She’s bacccccccccccccck. Missed all you Beaconeers like nobody’s business! Sure they had the oldest wine bar in the world in Ferarra, Italy. But they’re not like our wine bars here, where everyone knows your name – in English.
Yes, we snuck away for almost 3 weeks to Venice, Rome, and Florence where all of the Tuscan sun blazed on our backpacks. But we also ventured to Ferarra, Ravenna, Verona and Bologna. And, as we had the 14 year-old daughter Samantha there for her first trip, it wasn’t all about the wine.
Answering one Question
Hey Eve. Your pictures are great. What was your itinerary? We have been to the regular tourist spots: Rome, Venice, and Florence but would love to go back and not hit the same old same old. Any suggestions?
(Photo link: https://www.facebook.com/media/set/?set=a.1164517440530.25716.1455706632&type=1&l=48c99cd73a )
Ferarra – everyone, and I mean everyone, on bicycles, makes for a very interesting afternoon sipping Aperol spritzers and people watching, a great castle w/moat, pumpkin ravioli and the oldest wine bar in the world.Ferrara – Everyone, and I mean everyone, gets around on bicycles, which makes for a very entertaining view while sipping Aperol Spritzers (Aperol liqueur, Prosecco sparkling wine and fizzy soda water) in sidewalk cafes. The walled-in city of Ferrara also has a great castle with a moat, a decent sushi bar and, the oldest wine bar in the world.
Dating back to 1435, the walls of al Brandisi . Ferarra – everyone, and I mean everyone, on bicycles, makes for a very interesting afternoon sipping Aperol spritzers and people watching, a great castle w/moat, pumpkin ravioli and the oldest wine bar in the world. (This will be in Friday’s columns with the West Ranch Beacon too…)are hidden behind dusty bottles of wine, scotch and bourbon. The bar itself is on a narrow cobblestone street that looks more like an alleyway.
(Samantha was awed to find that every place we ordered wine allowed for her to be a grown up. The drinking age in Italy is 16, or up to a parent’s discretion, we allowed her to linger over our ‘tasting pour’. She never finished the amount served….and had more fun checking what the waiter called a “Tupka” Turkish bathroom complete with foot holds and a porcelain h— in the ground.)
As we suggest to others, and have read for ourselves, you should try local wines and foods when traveling. The local wines our server suggested that night were a Fortana and a Merlot, each between 3-4 Euros a glass. I enjoyed the Fortana enough to warrant a second glass and got a very quick peak at the label: Burson Randi with 14% alcohol.
One other note of what we dug: the practice of “Avinare”. When our bottle was opened (even when just ordering by the glass each bottle was freshly opened) our wine glass was rinsed with wine “to remove water and impurities from the glass”. I found more here about this practice: http://www.ibabuzz.com/bottomsup/2008/09/23/la-sommelier-practices-stem-priming-or-avinare/
We also had a great wine, and the town’s famous pumpkin Ravioli, at Antica Osteria Al Postiglione: 2004 Colutta Gianpaolo Schioppettino. The Schioppettino varietal being one I looked for in other parts of Italy…but never found among the thousands they produce. http://www.coluttagianpaolo.com/vino_eng.htm
Bologna – The food (The king of our bologna is their mortadella, our jarred meat sauce is their Bolognese and our hotel’s “breakfast included” took on a whole new meaning.), remarkable leaning towers and a Basilica that the Pope cut off funding for as it was to be as big as St. Peter’s – was also a place to sip more Aperol Spritzers, try the local fizzy-cold-red Frizzante just once, and enjoy the “complementary” spread of liquor set up daily at the Hotel Corona d’Oro since 1890.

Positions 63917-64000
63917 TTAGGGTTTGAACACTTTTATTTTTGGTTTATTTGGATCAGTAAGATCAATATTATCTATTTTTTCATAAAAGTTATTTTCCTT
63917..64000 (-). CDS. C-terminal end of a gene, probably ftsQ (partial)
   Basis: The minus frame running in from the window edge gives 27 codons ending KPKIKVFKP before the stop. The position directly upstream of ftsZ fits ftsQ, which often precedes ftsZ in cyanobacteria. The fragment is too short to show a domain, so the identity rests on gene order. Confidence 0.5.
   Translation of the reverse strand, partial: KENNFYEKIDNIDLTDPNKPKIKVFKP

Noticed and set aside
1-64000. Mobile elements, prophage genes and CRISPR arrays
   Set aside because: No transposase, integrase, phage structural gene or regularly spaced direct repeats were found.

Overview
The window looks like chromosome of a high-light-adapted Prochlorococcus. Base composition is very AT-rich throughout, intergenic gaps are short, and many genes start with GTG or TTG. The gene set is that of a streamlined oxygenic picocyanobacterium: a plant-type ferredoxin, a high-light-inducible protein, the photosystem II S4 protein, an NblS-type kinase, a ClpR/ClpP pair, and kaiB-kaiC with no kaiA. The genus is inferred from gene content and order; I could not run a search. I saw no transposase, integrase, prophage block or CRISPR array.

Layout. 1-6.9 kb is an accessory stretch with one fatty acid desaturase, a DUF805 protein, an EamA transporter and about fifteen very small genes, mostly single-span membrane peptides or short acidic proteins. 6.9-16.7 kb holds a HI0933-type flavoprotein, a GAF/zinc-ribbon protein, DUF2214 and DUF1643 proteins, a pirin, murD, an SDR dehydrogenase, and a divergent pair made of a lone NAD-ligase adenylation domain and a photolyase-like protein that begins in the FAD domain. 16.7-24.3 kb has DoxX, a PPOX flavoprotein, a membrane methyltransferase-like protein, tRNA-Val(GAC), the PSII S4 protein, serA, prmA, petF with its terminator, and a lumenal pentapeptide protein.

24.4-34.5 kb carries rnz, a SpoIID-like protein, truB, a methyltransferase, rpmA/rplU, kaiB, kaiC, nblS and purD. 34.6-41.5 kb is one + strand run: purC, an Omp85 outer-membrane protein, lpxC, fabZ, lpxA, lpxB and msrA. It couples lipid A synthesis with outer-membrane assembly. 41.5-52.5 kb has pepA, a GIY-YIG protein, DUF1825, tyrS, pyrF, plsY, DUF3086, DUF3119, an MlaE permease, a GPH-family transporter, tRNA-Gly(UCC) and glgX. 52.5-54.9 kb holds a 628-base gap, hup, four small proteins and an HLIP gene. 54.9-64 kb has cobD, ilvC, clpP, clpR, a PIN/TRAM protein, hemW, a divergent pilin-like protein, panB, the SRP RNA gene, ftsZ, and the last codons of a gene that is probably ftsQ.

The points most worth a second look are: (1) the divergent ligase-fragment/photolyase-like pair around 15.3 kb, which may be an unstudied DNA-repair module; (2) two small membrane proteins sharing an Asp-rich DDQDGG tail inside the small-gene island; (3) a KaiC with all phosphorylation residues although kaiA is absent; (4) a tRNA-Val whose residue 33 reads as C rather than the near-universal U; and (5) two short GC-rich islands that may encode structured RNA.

Ravenna – Historical churches and Basilicas – so many in Italy – but these are covered in tiny mosaics. Day trip = no wine.
Verona – Juliet’s home is just a tourist spot but pretty, as are the views of the city…another day trip and again no wine. We were done with those.
The Beaten Path
Rome – After the Vatican, Sistine Chapel, Colosseum, St. Peter’s Basilica, a chain of wine stores: two Enotrevi, two Enotecas, a Guerrini and a Vinovip were big on pouring tastes of cream based liquors with grappa. We went from berries to nuts to chocolate and finished off with limoncello. Nice way to wile away an afternoon, or two, if you can’t get back to your hotel room for a proper siesta.
Vudabar offered almost a dozen champagnes by the glass and a great wine list. The Blue Ice gelato chain with 16 stores only in Rome, not yet making wine-flavored ices, was a nice palate-cleanser. And dinner, at Hard Rock Roma, was noisy but the water didn’t come in a bottle with or without gas and the Grey Goose martinis were a welcome change.
Venice – My husband Eddie’s favorite European city with its seemingly endless canals and bridges, all go to St. Marks Square/Piazza San Marco. We were lucky to pass plenty of café’s to have our Spritzers and Vino Blanco during the day time.
Of note for us was VinoVino (http://www.anticomartini.com/eng-index.html) with an excellent food menu and wine menu to match, and, a restaurant we dined in 25 years ago that was still serving Pasta Carbonara and Quattro Formaggi pizza: Pedrocchi. With its bright awnings opening up into a quiet piazza we were reminded of dining there as weary travelers with other ‘kids’ we had just met…
Florence – Staying across the street from the Duomo, we saw the finely sculptured David and Botticelli’s Birth of Venus among a bazillion others, the Bridge of Gold and Michelangelo’s…park. In between we dined at the same touristy restaurant twice – as Samantha liked it. Wish we could’ve found something remarkable in the wine…better luck next time. And yes, there will be a next time!